[Thebes was long the capital of Upper Egypt and the seat of the Diospolitan dynasties, that ruled over all Egypt at the era of its highest splendor. Upon the monuments this city bears three distinct names—that of the Nome, a sacred name, and the name by which it is commonly known in profane history. Of the twenty Nomes or districts into which Upper Egypt was divided, the fourth in order, proceeding northward from Nubia, was designated in the hieroglyphics as Za’m—the Phathyrite of the Greeks—and Thebes appears as the “Za’m-city,” the principal city or metropolis of the Za’m Nome. In later times the name Za’m was applied in common speech to a particular locality on the western side of Thebes.

In Hebrew the name of Thebes is No-Amon (from כא, probably dwelling, and אמוֹן; but the Egyptian name is P-Amen, i.e., house of the god Amun, who had a celebrated temple there (Herod, 1:182; 2:42; see Brugsch, Geogr. Inschr., i. p. 177). The Greeks called it Διὸς πόλις generally with the predicate ἡ μεγάλη (Diod. Sic., i. 45) the Great, or Οήβη, from the profane name of the city, which was Apet. This name, with the feminine article prefixed, became Tapet, or Tape, or Tepe, Οήβη, generally used in the plural Οήβη, It was described by Homer (II., 9:383) as ἐκατόμπυλος; and the Pharaohs of the eighteenth to the twentieth dynasties, from Amosis to the last Rameses, resided in it, and constructed those works of architecture which were admired by Greeks and Romans, and the remains of which still fill the visitor with astonishment. It was situated on both banks of the Nile, which was 1500 feet in breadth at that point, and was built upon a broad plain formed by the falling back of the Libyan and Arabian mountain wall, over which there are now scattered nine larger or smaller Fellah villages, including upon the eastern bank Karnak and Luxor, and upon the western Gurnah and Medinet Abu, with their plantations of date-palms, sugar-canes, corn, etc.

Though we have no express historical account of the capture of Thebes by the Assyrians, yet a struggle between Assyria and Egypt for supremacy in Hither Asia may be inferred from brief notices in the Old Testament (2 Kings 17:4). See Smith’s Dictionary of the Bible, article “Thebes”; Keil and Delitzsch on Nahum 3:10.—C. E.]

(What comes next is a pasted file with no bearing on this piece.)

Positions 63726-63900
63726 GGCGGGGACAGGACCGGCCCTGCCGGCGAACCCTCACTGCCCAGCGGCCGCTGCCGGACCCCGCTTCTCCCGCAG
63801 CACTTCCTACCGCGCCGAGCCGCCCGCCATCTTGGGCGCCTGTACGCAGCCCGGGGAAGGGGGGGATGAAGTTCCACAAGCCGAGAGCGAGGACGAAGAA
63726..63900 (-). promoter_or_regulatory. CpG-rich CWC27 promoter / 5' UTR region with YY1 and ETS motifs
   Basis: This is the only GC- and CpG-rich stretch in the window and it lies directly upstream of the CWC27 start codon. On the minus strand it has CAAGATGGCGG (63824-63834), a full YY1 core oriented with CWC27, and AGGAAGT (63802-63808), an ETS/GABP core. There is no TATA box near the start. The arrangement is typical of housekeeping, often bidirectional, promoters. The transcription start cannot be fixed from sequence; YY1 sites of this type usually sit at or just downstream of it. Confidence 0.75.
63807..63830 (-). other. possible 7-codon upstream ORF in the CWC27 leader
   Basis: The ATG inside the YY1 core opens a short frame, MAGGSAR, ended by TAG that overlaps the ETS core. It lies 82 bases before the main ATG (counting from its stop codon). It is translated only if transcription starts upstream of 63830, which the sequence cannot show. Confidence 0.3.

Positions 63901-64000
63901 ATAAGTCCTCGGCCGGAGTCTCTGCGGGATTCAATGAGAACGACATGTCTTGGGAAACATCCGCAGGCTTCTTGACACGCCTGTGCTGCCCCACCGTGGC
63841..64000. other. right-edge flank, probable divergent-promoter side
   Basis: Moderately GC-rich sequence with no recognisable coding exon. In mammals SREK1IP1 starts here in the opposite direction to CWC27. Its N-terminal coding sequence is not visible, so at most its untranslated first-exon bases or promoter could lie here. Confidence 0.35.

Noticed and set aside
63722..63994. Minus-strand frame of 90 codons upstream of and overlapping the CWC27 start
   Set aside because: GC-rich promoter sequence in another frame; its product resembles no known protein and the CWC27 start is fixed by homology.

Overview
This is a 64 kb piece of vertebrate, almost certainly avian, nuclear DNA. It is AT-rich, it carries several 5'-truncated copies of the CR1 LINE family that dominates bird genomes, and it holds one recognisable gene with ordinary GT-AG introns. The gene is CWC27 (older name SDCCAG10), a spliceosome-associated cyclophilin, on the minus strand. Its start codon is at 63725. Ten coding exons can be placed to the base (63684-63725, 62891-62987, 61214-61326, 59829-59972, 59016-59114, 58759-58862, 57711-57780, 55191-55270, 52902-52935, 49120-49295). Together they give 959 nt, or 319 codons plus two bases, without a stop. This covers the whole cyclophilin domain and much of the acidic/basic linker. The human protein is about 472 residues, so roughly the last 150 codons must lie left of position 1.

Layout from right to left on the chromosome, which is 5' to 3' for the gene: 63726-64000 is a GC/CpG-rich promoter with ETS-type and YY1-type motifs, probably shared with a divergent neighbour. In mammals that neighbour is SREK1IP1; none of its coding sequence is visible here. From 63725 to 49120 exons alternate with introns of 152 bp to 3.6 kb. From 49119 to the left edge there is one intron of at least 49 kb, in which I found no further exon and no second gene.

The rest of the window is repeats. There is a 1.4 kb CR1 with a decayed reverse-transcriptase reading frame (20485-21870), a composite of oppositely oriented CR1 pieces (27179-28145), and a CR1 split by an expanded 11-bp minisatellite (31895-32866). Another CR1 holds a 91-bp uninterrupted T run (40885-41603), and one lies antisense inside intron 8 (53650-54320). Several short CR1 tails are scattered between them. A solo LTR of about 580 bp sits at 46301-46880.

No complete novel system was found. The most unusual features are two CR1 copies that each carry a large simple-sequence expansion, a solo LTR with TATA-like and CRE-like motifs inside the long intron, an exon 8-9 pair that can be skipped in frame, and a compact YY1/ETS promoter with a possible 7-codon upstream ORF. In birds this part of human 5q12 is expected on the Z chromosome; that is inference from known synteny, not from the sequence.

Like No-Amon, Nineveh also shall have no protection in its rivers.

Nahum 3:11. Thou also shalt be drunken (comp. Habakkuk 2:16), receive the cup of God’s fury in judgment; Thou shalt perish in darkness, literally, shalt be hidden: “Abscondi Hebrœis sœpe est in nihilum redigi.” Calvin. Thou also shalt seek for help against the enemy, for protection against the advancing enemy, as No engaged the nations to help her: מן is used as in Isaiah 25:4. Keil. (One could also translate מן by from, from among: thou shalt desire help from the enemy, and think of the fact that the King of Assyria himself sent Nabopolassar to maintain Babylon against the Scythians. This, however, is more remote.

[“According to Abydenus, who probably drew his information from Berosus, Nabopolassar was appointed to the government of Babylon by the last Assyrian king, at the moment when the Medes were about to make their final attack; whereupon, betraying the trust reposed in him, he went over to the enemy, arranged a marriage between his son Nebuchadnezzar and the daughter of the Median leader, and joined in the last siege of the city.” Smith’s Dictionary of the Bible.—C. E.]

[“Thou wilt seek refuge flora the enemy,” i.e., in this connection, seek it in vain, or without finding it; not, “Thou wilt surely demand salvation from the enemy by surrender” (Strauss), for מֵאוֹיֵב does not belong to תְּבַקְשִׁי, but to מָעוֹז (cf. Isaiah 25:4.” Keil and Delitzsch.—C. E.]

Immediately subjoined to this [Nahum 3:11] is the remedilessness of the destruction, Nahum 3:12-13. All thy fortresses are fig-trees with early figs; if one shake them, they fall into the mouth of the eater, comp. Isaiah 28:4; as if they were already waiting for him. On the על Hitzig remarks: If the motion made downward to the object is at the same time an entering one, then the latter is tacitly supplied, and merely על is written.